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Costa Rican President Oscar Arias on Wednesday announced his government will re-establish diplomatic relations with Cuba almost 50 years after severing ties.
“Ours should be a diplomacy capable of opening pathways and building bridges, capable of seeking rapprochement and practicing what we preach,” Arias said in a statement, announcing his decision to sign an executive decree to reestablish diplomacy with Cuba.
“It is a step I take convinced that times change, and Costa Rica has to change with them," he said.
The move comes as part of what appears to be a total turnaround for the last remaining cold shoulders toward Cuba in Central America. Salvadoran President-elect Mauricio Funes has suggested that El Salvador — the only other Central American nation without ties to Cuba — will make amends with Havana once he is sworn in, according to the Associated Press.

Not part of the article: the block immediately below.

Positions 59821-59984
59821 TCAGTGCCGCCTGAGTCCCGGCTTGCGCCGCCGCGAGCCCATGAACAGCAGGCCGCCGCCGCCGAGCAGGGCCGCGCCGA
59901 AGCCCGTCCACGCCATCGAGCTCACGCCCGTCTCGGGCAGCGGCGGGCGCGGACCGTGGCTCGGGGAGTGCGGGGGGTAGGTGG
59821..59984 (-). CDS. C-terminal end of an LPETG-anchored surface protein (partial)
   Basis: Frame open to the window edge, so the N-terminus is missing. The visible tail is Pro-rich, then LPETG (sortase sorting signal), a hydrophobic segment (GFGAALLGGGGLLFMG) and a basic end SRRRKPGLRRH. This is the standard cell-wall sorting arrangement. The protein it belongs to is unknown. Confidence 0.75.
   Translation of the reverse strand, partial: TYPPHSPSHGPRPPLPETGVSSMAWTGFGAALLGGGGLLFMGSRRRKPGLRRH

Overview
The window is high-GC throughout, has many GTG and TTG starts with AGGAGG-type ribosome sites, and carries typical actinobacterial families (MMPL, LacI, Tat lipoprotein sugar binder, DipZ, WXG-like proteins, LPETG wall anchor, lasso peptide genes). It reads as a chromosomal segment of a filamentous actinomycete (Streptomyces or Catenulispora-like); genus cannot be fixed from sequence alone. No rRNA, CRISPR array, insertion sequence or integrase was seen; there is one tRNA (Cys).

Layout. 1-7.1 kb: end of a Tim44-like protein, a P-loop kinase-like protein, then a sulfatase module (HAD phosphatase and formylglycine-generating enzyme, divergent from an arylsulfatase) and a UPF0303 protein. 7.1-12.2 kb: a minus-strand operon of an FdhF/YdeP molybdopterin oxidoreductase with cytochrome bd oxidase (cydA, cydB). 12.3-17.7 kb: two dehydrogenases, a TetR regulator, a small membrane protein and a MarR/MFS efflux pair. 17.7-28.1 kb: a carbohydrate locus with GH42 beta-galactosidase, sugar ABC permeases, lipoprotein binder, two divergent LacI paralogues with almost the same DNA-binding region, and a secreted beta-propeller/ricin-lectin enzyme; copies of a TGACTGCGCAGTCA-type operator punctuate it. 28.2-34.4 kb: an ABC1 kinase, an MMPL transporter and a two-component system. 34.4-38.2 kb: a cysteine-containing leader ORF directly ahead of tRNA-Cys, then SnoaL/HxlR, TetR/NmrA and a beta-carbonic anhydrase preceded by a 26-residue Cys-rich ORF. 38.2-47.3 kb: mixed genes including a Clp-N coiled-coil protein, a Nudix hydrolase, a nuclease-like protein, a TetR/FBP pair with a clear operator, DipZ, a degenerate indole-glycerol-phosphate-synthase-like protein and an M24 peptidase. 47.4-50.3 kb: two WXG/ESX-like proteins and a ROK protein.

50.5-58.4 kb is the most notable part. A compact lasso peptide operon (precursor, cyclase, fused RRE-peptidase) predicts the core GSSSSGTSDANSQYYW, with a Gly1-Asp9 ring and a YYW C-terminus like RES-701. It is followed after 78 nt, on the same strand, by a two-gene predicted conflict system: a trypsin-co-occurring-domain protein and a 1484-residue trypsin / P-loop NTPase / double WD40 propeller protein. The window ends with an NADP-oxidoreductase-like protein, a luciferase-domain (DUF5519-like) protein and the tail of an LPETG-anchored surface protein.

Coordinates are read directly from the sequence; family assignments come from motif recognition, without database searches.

Costa Rica’s reaching out also follows U.S. President Barack Obama’s loosening of restrictions on Cuban-Americans’ right to travel to Cuba, which some observers say could signal a further thawing of long-frozen ties between Washington and the communist island nation.
Former Costa Rican president Mario Echandi on Sept. 10, 1961, issued an executive decree cutting off diplomatic relations with the Cuba.
Official distancing “no longer makes sense,” Arias said, particularly following Costa Rica’s recent rapprochement with China. “How can we not do it with a country that is geographical and culturally much closer to Costa Rica?”